and Bailey (1972:20) restricted type locality to Horsehunter Creek (see REMARKS). SYNTYPES:
None located. Hay, in original description, listed one specimen from Artesia, one from Enter-
prise, and several from Macon. He listed USNM 27429 as type number, whereas Jordan and Ever-
mann (1896:248) gave it as USNM 32222. Presumably these numbers apply to different syntypic
series.
REMARKs.-Gilbert and Bailey (1972) reviewed N. emiliae, and reduced Opsopoeodus to a
subgenus of Notropis, an action questioned by Campos and Hubbs (1973) on the basis of differ-
ence in chromosome number. Inasmuch as the syntypes of N. emniliae from Macon were the ones
catalogued as USNM 27429 (Gilbert and Bailey 1972:20), they restricted the type locality on that
basis. Original description date 23 February 1881.
= Notropis emiliae emiliae (Hay)

Photogenis leucops engraulinus Cope 1868
Cope 1868a:164. TYPE LOCALITY: trib. to Kanawha R., Austinville, Wythe Co., Virginia.
HOLOTYPE: ANSP 3033 (length not determinable), E. D. Cope, August-September 1867.
REMARKS.-Gilbert (1971a:477) discussed the type specimen. Type in very poor condition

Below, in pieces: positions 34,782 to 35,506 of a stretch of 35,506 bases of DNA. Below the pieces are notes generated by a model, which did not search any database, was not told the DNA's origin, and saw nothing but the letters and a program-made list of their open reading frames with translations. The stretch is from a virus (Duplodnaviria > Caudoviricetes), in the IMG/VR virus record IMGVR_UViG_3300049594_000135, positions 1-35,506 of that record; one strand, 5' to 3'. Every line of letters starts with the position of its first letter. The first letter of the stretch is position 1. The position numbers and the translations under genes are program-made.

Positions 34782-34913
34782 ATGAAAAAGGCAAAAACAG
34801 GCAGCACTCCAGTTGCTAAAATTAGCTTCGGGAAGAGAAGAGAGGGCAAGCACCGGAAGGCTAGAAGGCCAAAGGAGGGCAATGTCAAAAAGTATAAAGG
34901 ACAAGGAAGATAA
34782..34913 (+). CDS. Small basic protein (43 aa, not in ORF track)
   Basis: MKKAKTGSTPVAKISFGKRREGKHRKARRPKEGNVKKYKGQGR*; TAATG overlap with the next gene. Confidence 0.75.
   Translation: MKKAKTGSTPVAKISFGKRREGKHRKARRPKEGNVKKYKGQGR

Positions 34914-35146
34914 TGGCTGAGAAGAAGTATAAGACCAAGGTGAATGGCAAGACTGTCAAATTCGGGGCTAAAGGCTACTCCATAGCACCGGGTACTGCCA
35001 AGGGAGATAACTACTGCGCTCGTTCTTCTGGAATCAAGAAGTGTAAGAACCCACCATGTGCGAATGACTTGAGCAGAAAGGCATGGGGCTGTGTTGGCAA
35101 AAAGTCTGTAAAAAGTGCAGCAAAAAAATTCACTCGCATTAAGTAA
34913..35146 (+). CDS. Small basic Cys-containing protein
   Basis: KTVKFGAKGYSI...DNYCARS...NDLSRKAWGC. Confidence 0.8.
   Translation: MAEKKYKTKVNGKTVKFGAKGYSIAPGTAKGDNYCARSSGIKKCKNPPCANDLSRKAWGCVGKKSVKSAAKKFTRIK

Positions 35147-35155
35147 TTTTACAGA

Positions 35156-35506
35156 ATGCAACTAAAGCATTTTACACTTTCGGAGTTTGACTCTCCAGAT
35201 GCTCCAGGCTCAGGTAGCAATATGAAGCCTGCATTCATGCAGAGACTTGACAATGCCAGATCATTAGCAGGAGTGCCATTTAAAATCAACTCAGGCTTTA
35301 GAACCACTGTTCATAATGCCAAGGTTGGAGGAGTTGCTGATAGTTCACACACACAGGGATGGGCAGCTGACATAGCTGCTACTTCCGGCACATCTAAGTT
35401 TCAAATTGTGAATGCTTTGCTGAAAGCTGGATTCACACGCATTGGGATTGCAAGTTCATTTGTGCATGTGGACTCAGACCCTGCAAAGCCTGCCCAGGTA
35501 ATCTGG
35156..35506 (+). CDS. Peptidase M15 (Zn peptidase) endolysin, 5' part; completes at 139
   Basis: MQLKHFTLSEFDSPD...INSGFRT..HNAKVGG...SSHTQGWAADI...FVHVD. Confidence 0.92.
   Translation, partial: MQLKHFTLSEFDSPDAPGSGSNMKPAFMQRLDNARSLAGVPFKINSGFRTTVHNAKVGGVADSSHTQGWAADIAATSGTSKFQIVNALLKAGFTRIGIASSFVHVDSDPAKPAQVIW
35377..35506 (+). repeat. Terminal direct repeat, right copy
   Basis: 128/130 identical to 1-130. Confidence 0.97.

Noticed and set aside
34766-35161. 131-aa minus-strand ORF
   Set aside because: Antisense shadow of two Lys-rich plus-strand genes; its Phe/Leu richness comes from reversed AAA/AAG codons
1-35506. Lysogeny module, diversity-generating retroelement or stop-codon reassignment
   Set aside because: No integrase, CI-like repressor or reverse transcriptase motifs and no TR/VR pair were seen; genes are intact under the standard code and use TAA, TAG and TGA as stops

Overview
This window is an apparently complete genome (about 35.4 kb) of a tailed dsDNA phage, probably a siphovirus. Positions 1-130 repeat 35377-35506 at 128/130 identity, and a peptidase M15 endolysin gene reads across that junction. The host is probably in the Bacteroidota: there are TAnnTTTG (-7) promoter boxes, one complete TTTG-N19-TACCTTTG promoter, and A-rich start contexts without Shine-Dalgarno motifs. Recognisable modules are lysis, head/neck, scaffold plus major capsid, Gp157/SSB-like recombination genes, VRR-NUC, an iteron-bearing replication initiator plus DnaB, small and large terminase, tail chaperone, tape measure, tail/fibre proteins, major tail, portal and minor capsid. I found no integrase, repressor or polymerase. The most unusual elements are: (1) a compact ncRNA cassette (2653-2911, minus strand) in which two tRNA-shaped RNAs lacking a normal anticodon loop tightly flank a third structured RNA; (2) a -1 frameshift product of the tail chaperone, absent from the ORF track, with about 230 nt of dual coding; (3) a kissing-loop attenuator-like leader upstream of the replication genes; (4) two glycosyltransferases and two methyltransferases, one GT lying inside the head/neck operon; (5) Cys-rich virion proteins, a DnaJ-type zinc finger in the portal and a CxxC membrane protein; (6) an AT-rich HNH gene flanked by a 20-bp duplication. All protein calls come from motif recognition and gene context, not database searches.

(head missing); anal rays 10, pelvic rays 9-9. Original description date 11 May 1868.
= Notropis photogenic (Cope)
Hudsonius euryopa Bean 1880
Bean 1880:285-286. TYPE LOCALITY: McBean Cr., near McBean, at Burke and Richmond
Co. line, Georgia. LECTOTYPE: USNM 23513 (85.2), A. Graves, 1879. Lectotype herein desig-
nated by William Seaman, Jr. The other syntype is N. petersoni and is recatalogued under that
name.
REMARKS.-Original description date 30 March 1880.
= Notropis hudsonius (Clinton)
Photogenis eurystomus Jordan 1877
Jordan 1877c:356. TYPE LOCALITY: Nancys Cr., tribe. to Chattahoochee R., Atlanta, Fulton
Co., Georgia. LECTOTYPE: MCZ 24388 (68.3), D. S. Jordan and C. H. Gilbert, summer 1876. Gibbs
(1957:190) designated lectotype. This specimen apparently is the only type still extant.
REMARKs.-Name first appeared as a notmen nudum (Cyprinella eurystoma) in Jordan and